Helped lead Soviet coup at­tempt

Los Angeles Times - - Obituaries - Gen­nady Yanayev

Gen­nady Yanayev, 73, a leader of the abortive 1991 Soviet coup who briefly de­clared him­self pres­i­dent, re­plac­ing Mikhail Gor­bachev, died Fri­day in Moscow af­ter an un­spec­i­fied lengthy ill­ness, Rus­sia’s Com­mu­nist Party an­nounced.

In one of the in­deli­ble im­ages of the re­bel­lion that has­tened the col­lapse of the Soviet Union, Yanayev’s hands shook vis­i­bly as he an­nounced that he was tak­ing over as pres­i­dent. Yanayev was later quoted by a news­pa­per as say­ing he was drunk when he signed the de­cree el­e­vat­ing him­self from the vice pres­i­dency.

Yanayev was one of 12 mem­bers of the so-called State Emer­gency Com­mit­tee that an­nounced Gor­bachev was be­ing re­placed on Aug. 19, 1991. Gor­bachev was on a short hol­i­day in the Crimea at the time.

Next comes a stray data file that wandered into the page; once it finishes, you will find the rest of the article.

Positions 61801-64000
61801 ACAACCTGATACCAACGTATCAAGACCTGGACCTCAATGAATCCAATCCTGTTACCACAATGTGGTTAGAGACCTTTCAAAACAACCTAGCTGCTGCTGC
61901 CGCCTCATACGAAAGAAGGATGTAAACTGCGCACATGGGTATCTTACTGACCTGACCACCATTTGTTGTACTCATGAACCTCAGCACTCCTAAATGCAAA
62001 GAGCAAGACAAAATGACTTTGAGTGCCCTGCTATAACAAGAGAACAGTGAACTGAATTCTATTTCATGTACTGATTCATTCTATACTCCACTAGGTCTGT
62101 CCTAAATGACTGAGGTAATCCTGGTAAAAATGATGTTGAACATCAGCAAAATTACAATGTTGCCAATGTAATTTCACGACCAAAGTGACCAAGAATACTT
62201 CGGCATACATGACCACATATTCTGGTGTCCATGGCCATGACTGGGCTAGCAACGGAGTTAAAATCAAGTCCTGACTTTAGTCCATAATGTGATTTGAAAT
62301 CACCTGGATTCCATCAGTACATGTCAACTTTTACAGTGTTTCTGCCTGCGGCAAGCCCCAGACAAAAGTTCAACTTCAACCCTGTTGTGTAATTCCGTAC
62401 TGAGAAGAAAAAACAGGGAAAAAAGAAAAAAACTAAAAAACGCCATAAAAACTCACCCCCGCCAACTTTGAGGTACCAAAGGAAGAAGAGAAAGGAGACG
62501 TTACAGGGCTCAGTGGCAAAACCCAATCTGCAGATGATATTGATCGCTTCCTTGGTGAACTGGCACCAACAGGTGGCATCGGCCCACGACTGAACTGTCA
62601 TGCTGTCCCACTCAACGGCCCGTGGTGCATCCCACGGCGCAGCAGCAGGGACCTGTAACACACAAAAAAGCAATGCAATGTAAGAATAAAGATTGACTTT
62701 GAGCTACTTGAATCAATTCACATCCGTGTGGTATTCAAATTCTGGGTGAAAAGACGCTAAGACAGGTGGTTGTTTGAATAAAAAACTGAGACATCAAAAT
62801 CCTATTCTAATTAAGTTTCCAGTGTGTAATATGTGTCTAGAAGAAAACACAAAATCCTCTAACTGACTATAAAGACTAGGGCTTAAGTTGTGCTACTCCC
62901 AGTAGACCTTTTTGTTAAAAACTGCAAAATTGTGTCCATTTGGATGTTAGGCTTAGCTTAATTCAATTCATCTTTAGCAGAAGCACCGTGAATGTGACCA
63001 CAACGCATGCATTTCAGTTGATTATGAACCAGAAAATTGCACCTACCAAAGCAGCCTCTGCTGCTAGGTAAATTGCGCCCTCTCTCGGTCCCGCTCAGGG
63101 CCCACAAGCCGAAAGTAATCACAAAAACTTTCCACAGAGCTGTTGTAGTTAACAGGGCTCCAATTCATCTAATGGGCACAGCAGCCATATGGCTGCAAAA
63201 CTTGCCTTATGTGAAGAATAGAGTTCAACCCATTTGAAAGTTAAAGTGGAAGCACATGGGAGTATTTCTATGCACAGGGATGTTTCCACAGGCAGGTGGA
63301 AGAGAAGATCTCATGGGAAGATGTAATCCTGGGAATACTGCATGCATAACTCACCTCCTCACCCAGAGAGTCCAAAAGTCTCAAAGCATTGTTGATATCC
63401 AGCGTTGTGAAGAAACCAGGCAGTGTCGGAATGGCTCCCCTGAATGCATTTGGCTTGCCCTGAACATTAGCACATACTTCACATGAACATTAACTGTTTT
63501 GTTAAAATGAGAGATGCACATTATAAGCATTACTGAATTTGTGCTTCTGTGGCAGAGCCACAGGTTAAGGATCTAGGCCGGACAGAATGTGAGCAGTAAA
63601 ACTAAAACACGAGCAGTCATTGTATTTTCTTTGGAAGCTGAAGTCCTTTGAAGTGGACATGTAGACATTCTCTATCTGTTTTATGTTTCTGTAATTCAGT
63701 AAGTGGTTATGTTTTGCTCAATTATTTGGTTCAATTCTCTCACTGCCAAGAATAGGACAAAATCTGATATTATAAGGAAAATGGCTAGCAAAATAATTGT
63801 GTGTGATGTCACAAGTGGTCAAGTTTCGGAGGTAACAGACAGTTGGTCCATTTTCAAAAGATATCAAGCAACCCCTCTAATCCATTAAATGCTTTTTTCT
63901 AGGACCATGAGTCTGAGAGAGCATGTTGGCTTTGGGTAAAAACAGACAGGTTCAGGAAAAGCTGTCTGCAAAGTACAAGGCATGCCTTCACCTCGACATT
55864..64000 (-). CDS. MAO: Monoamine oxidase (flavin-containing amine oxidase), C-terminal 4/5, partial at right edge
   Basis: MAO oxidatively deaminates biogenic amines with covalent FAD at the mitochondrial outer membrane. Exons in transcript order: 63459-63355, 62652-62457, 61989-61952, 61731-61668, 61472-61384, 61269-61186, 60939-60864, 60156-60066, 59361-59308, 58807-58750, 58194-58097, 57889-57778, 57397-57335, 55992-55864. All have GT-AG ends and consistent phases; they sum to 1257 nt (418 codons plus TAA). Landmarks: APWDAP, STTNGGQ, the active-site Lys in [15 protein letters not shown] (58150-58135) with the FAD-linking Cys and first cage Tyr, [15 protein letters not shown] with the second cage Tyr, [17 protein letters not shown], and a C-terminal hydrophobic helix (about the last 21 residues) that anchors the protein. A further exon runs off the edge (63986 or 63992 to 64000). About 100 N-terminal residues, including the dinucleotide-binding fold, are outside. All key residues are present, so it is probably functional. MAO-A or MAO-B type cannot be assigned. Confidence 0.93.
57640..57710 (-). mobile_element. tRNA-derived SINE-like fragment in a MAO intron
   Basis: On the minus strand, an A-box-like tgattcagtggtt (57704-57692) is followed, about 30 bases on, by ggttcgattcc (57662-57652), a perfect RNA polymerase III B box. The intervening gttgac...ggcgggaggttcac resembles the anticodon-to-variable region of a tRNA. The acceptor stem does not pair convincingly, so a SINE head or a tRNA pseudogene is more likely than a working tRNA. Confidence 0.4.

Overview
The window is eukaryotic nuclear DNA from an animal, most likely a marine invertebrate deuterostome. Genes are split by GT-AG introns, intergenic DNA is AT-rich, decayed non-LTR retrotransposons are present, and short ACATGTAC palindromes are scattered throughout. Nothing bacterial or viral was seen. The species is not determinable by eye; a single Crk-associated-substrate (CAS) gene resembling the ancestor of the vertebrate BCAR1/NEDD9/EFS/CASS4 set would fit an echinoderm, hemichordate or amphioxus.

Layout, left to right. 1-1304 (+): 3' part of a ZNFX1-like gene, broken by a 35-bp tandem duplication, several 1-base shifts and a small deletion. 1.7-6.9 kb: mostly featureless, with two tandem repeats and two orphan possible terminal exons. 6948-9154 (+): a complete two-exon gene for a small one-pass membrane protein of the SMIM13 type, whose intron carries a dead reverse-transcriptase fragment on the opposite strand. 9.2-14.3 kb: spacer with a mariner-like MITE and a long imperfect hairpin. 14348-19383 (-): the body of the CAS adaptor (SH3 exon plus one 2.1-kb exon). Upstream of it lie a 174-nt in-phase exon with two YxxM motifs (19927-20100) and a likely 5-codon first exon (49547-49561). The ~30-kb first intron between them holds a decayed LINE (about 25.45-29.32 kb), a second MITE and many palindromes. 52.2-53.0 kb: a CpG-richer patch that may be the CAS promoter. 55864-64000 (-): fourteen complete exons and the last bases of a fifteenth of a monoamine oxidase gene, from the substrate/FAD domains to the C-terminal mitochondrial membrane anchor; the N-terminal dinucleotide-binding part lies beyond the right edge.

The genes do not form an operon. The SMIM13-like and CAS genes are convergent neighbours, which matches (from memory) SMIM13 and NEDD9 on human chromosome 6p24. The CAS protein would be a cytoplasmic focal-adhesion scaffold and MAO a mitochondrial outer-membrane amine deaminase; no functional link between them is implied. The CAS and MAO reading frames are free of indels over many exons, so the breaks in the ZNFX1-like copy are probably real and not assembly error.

Tank di­vi­sions rolled into Moscow to en­force the power grab but crowds of civil­ians, em­bold­ened by the loos­en­ing of stric­tures un­der Gor­bachev’s per­e­stroika poli­cies, turned out to defy them and erected bar­ri­cades around the par­lia­ment build­ing.

The coup col­lapsed in just two days, but it fa­tally weak­ened the al­ready-un­rav­el­ing Soviet Union, which was dis­solved four months later.

Yanayev and his fel­low plot­ters were ar­rested and jailed af­ter the coup col­lapsed, but he and the oth­ers were re­leased in 1993 and re­ceived amnesty a year later.

Af­ter his re­lease, he taught his­tory at a Rus­sian tourism academy and was a con­sul­tant to the state com­mit­tee on in­valids and vet­er­ans of govern­ment ser­vice.

SOVIET PRES­I­DENTS

Vi­taly Ar­mand

Mikhail Gor­bachev, right, was briefly over­thrown in a 1991 coup at­tempt by Vice Pres­i­dent Gen­nady

Yanayev, left, and oth­ers.

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